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Address to the Insurance Institute of Jamaica
Speaker: Patrick Hylton, Managing Director

Intervention in the Insurance Industry was also necessary at the time of the collapse of the banking sector due to the level of inter-company transactions between the two sectors. The main objectives of the intervention were to provide solvency and liquidity support to the Life Insurance Sector as well as to evaluate the most cost effective way of dealing with Insurance assets under Finsac control which included providing ongoing management of these assets.

The amounts invested in the sector to date are as follows:

  • Crown Eagle Life $14.5 billion in loans
  • Dyoll Life $200 million equity investment
  • Island Life $300 million equity Investment
  • Jamaica Mutual $10.8 billion in loans
  • Life of Jamaica $1.2 billion in equity

FINSAC staff, assisted by external consultants, have evaluated the future structure of the life insurance industry. Some of the issues under consideration include:

  • The amalgamation of all real estate assets into one organization similar to that of an entity like a REIT (Real Estate Investment Trust)
  • The merger of some or all of these insurance companies into one large insurance company in order to achieve economies of scale and to create an institution of value which would attract local or foreign investors meeting the necessary fit and proper criteria to purchase the company
  • The additional costs associated with further rehabilitation of the sector and
  • The current value of FINSAC’s investments in the sector.

It is likely there will be a merger of the institutions. We are seeking to establish an insurance holding company (similar to the banks) with the relevant management expertise to continue to guide the rehabilitation of these institutions. An insurance holding company is somewhat more problematic than a bank holding company since insurance assets can only be transferred to an existing insurance company.

Mention must be given to the efforts of a special project established under the joint auspices of, and jointly funded, by FINSAC and the Inter-American Development Bank. The focus of that project is on managing FINSAC’s investment in the insurance sector, the strengthening of insurance regulation and an overview of private pension funds in Jamaica.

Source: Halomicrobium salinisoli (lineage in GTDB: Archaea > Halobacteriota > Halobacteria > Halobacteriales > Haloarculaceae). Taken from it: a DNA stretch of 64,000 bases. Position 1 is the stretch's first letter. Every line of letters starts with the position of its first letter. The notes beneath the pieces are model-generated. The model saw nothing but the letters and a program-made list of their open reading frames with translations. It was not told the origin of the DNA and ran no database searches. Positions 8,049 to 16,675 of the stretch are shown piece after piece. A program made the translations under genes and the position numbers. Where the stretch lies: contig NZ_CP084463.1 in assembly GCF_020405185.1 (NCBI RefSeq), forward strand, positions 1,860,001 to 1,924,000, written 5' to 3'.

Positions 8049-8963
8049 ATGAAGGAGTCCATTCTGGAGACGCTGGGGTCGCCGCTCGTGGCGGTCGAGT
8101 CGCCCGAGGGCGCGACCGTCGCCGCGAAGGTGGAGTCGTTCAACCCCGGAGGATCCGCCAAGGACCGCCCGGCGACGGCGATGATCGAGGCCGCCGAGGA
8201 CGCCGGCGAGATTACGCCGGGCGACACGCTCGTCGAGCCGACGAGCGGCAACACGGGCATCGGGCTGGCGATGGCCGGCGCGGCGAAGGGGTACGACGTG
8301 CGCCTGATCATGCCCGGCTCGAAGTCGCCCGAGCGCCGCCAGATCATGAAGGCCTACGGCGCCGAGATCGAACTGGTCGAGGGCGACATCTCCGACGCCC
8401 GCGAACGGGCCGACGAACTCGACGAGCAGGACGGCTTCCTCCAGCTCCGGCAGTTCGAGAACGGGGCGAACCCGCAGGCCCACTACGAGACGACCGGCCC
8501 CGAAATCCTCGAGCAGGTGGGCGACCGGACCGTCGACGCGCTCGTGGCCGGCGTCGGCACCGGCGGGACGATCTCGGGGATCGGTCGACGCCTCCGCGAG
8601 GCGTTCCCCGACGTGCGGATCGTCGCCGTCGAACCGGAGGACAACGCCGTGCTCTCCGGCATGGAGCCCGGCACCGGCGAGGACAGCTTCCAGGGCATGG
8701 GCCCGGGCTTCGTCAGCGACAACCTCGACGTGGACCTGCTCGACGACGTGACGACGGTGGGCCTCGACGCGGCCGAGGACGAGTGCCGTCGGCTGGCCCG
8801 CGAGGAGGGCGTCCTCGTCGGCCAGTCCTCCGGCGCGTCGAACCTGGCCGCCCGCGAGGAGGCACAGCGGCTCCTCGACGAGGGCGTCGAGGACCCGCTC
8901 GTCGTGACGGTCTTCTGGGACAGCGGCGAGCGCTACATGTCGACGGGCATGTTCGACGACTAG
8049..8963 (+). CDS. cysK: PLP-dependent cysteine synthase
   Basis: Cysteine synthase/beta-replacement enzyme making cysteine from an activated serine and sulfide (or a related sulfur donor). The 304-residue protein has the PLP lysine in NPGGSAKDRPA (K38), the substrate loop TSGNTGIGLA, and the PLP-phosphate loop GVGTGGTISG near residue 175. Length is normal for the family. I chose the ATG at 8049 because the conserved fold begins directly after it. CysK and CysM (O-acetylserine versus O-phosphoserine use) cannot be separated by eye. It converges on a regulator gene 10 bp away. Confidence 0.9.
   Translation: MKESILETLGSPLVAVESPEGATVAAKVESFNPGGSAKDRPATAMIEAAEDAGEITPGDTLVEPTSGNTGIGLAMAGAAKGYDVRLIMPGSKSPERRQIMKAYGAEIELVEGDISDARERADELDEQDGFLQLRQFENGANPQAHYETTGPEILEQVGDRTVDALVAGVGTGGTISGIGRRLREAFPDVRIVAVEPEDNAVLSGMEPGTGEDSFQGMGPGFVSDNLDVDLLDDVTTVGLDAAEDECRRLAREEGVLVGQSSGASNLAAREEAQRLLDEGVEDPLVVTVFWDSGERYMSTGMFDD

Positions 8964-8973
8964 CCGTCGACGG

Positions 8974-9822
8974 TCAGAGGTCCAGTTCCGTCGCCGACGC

The project team is working closely with staff from the Office of the Superintendent of Insurance to ensure that the OSI is trained in the new methodology as it is being prepared and to ensure their suggestions are included in the new procedures and processes.

The team has interviewed and established lines of communication with all stakeholders in the insurance sector, including insurance sector umbrella organizations, the Institute of Chartered Accountants, chief executives and other regulatory authorities.

To date the team has successfully completed the following:

  • Performance benchmarks have been established for all FINSAC insurance companies and all the companies are being measured against these benchmarks
  • These standards form the basis for the early warning ratios which will be used by the OSI
  • Monthly reporting forms for both life and general insurance companies have been completed; all FINSAC life insurance are now required to report using this format which can be completed electronically
  • SWOT analyses have been performed on all the FINSAC companies as well as a review of the past 9 years financial data on all the life and general insurance companies
  • The computerization of the reporting and the annual filing forms for the OSI
  • An initial review of insurance law and pension law requirements have been completed
  • New investment guidelines have been completed and a meeting with the advisory committee, formed from representatives of the industry and government, working on the revision of the insurance act has taken place.

The new Insurance Act will be completed in draft form by the end of this year. All of the interested parties will have time to review it before a series of meetings in early January to finalize the Act and Regulations. I do not yet have a time for the Act to be put into effect but it is hoped that it will be considered by Cabinet and the Parliament on a fast track basis.

The Insurance Law consultant is working closely with the Insurance Accounting expert to ensure the new accounting standards will be reflected in the new legislation. The deadline for the new accounting standards is June 30th, 1999. The Insurance Accounting expert will be working closely with the life and general insurance companies and the accounting profession to develop the new standards.